The Cavaliers‘ decision to sit out Andre Drummond until they can find somewhere to trade him sparked a post-game speech from Warriors forward Draymond Green Monday night, writes Nick Friedell of ESPN. After Golden State defeated Cleveland, Green charged that a double standard exists in the league involving players who request a trade and teams that stop using players until they can be dealt.
“Because when James Harden asked for a trade, and essentially dogged it – no one’s going to fight back that James was dogging it his last days in Houston – but he was castrated for wanting to go to a different team,” Green said. “Everybody destroyed that man. And yet a team can come out and say, ‘Oh, we want to trade a guy,’ and then that guy has to go sit, and if he doesn’t stay professional, then he’s a cancer. And he’s not good in someone’s locker room, and he’s the issue.”
Drummond, who was in street clothes on the Cavaliers’ bench, talked to Green briefly before the game, although Green didn’t reveal the nature of their conversation. Another veteran in the same situation is Pistons’ forward Blake Griffin, who also won’t play again until his team finds a trade partner.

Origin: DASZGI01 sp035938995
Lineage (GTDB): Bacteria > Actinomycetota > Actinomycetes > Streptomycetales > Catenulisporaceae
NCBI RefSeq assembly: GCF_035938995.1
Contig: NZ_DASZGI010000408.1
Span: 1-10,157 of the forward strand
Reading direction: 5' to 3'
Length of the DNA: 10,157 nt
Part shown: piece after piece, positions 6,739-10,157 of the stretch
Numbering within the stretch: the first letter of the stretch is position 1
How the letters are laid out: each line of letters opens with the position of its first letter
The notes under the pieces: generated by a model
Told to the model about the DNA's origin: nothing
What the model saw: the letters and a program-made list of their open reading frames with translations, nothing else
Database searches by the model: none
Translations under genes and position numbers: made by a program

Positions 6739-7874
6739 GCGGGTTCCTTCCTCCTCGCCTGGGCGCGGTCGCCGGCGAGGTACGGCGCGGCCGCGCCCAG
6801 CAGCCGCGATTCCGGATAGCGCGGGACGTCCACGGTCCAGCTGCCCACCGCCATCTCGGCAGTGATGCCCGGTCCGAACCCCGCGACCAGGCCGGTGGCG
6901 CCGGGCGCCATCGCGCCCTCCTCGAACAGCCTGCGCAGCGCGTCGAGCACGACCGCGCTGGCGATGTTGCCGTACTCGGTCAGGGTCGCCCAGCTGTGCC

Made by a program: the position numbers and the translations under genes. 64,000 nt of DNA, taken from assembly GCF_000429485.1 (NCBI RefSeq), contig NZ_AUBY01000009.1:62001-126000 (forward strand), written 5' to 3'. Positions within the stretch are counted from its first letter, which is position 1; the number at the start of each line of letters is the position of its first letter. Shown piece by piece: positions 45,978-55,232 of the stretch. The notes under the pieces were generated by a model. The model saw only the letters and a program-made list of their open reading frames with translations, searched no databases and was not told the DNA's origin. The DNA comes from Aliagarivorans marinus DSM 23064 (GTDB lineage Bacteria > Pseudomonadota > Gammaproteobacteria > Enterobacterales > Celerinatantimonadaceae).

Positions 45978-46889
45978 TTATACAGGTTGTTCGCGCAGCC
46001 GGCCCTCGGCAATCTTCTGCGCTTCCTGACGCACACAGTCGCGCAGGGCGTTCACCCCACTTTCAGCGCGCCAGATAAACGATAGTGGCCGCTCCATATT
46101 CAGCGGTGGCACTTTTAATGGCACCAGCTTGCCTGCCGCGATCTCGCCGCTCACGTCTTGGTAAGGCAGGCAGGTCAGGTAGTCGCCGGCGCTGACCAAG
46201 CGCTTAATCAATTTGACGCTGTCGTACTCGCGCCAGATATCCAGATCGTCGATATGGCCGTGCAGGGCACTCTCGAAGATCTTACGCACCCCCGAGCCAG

Green was fined $50K last season for saying on Turner Sports that he believed Suns guard Devin Booker should ask to be traded.
“And we’re seeing situations of Harrison Barnes getting pulled off the bench,” Green told reporters. “Or DeMarcus Cousins finding out he’s traded in an interview after the All-Star Game, and we continue to let this happen. But I got fined for stating my opinion on what I thought should happen with another player, but teams can come out and continue to say, ‘Oh, we’re trading guys, we’re not playing you.’ And yet we’re to stay professional.”
Green emphasized that players deserve to be treated with the same respect as team officials and called on the league to start protecting players from the “embarrassment” that can arise. He noted that players who are benched while they wait for a deal are expected to stay in shape and not complain publicly about their circumstances.
“As players, we’re told to, ‘Ah, no, you can’t say that, you can’t say this,’” Green said. “But teams can? It goes along the same lines of when everyone wants to say, ‘Ah, man, that young guy can’t figure it out.’ But no one wants to say the organization can’t figure it out. At some point, the players must be respected in these situations, and it’s ridiculous, and I’m sick of seeing it.”